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REVIEW: バトル・ロワイアル [Batoru rowaiaru] [Battle Royale] [2000]

It’s not my fault. The idea that a totalitarian government would target children as a means to subdue opposition wasn’t a far-fetched concept even before such YA-fare like The Hunger Games arrived over a decade later. You don’t have to look further than twentieth century wars wherein teens were drafted to serve as cannon fodder while the adults in charge sought to destroy the world. Transform draft dodgers during Vietnam into bratty fifteen-year-old punks rebelling against high school authority and you have your unwitting band of so-called “disrespectful counter-culture” types…

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REVIEW: アーヤと魔女 [Âya to majo] [Earwig and the Witch] [2020]

I shall give you the worms. Those familiar with Diana Wynne Jones‘ children’s book Âya to majo [Earwig and the Witch] will be surprised to find Gorô Miyazaki‘s cinematic adaptation beginning with a chase scene pitting a red-headed woman on a motorcycle against a yellow Citroën on her tail. They weave in and out of traffic with impossible speed and maneuvering before we see the first bit of magic used to create some extra distance. That’s when a cut occurs for us to watch the unknown redhead walk through a…

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REVIEW: ウィーアーリトルゾンビーズ [Wî â Ritoru Zonbîzu] [We Are Little Zombies] [2019]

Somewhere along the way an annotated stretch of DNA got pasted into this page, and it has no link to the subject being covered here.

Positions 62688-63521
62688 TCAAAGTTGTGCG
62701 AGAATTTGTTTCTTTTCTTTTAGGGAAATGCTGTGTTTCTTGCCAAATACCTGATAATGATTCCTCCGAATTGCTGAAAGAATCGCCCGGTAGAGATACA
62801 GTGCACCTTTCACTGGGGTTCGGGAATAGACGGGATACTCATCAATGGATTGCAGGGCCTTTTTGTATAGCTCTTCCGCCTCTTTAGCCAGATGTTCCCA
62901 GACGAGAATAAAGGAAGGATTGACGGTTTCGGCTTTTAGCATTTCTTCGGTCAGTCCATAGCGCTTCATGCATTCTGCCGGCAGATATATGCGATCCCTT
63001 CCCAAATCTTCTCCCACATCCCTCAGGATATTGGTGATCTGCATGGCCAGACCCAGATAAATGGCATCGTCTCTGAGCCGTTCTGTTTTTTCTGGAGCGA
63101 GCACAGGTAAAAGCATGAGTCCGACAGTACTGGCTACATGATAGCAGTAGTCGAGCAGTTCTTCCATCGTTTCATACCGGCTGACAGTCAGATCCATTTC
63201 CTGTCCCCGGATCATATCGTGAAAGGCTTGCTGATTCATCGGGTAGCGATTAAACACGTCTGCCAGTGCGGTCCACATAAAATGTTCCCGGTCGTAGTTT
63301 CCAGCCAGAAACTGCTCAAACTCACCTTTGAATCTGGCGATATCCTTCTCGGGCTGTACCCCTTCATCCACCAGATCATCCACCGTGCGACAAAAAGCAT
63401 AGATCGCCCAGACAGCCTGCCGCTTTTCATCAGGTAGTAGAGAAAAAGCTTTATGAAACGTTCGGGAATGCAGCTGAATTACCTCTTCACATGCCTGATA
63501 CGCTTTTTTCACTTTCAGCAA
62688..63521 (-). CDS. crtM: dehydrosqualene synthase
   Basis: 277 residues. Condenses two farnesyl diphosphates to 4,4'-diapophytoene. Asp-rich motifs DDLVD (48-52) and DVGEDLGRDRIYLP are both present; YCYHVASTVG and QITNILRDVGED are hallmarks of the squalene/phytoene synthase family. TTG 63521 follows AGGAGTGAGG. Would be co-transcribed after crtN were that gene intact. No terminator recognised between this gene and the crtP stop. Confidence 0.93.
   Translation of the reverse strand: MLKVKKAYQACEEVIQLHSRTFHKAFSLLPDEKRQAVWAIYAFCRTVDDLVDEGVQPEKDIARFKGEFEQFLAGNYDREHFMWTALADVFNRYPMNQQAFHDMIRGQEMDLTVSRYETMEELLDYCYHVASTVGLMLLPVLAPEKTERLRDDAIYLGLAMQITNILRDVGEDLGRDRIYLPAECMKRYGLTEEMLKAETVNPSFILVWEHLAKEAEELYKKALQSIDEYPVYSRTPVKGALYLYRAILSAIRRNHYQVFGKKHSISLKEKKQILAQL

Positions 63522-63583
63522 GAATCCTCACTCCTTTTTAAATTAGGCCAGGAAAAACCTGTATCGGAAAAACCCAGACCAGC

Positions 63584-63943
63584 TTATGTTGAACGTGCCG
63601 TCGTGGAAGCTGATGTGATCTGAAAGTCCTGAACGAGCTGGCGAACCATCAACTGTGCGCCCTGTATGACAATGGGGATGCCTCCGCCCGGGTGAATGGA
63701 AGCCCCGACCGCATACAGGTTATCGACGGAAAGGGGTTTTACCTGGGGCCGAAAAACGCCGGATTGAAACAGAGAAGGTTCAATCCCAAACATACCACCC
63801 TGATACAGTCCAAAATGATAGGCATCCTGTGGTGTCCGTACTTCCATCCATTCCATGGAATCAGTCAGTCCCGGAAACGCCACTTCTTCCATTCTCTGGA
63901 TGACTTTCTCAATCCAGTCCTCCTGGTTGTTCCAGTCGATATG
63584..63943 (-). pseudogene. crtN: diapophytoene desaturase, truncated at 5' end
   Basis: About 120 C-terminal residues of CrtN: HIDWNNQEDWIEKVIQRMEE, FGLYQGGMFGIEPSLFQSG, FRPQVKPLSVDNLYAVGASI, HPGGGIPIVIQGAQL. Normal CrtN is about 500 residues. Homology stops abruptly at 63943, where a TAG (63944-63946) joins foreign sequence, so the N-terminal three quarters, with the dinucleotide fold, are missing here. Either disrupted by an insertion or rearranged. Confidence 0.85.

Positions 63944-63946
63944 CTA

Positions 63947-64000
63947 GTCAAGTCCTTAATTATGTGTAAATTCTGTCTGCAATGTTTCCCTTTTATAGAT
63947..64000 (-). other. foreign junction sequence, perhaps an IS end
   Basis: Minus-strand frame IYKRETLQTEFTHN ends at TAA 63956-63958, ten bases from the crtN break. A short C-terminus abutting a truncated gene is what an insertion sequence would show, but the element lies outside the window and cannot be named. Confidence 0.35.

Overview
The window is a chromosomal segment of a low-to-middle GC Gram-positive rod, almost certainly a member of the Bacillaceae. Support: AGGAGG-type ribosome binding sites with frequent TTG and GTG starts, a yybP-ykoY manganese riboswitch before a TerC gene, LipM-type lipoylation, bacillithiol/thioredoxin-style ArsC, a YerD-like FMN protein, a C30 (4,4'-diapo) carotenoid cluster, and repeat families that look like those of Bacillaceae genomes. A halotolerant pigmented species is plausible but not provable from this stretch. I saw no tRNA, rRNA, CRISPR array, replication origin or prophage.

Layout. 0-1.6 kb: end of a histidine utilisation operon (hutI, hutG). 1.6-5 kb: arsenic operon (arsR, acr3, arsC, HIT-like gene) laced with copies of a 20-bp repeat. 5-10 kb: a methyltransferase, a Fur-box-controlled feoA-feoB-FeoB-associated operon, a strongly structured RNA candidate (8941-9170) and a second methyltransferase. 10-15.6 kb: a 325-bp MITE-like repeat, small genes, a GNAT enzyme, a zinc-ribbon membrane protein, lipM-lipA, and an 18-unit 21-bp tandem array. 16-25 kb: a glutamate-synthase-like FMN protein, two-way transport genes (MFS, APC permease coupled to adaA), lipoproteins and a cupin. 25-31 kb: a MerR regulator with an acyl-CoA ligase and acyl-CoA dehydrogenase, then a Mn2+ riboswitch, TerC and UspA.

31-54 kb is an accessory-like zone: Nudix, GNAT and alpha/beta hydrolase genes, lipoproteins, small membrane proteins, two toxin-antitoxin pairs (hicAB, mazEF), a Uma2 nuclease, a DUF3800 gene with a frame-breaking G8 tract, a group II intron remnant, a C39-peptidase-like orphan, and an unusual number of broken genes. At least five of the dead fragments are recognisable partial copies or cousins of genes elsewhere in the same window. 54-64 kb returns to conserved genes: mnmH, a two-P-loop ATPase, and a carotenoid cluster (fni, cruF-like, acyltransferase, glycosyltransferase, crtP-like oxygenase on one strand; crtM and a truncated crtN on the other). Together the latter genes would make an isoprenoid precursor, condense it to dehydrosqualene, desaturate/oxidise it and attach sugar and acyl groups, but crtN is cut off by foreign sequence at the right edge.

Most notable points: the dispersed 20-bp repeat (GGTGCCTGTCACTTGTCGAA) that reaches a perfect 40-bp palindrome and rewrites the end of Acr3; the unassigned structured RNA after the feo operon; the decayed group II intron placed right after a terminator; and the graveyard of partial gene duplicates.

Reality is too stupid to cry over. Hikari (Keita Ninomiya) has always been a “single player.” That’s what happens when you’re raised in an affluent household by parents who substitute gifts for affection thanks to them never being around. Videogames became the boy’s only outlet. They gave him comfort when bullies at school put him in lockers and when he found himself microwaving yet another vacuum-sealed bag of spaghetti-for-one within his perpetually empty apartment. They’re also the medium by which he interprets reality’s framework for everything that happens to him…

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REVIEW: Family Romance, LLC [2020]

We can only do what we really are. Leave it to the Japanese to create an industry where you hire actors to fill-in for every occasion. The father of the bride can’t attend the wedding due to illness? Hire a performer to take his place so the absence isn’t noticeable (no sitcom antics a la headsets via “Arrested Development” or motorized computers via “The Big Bang Theory”). Unable to relive the excitement you felt upon winning the lottery? Pay someone to randomly surprise you as though you’ve won again to…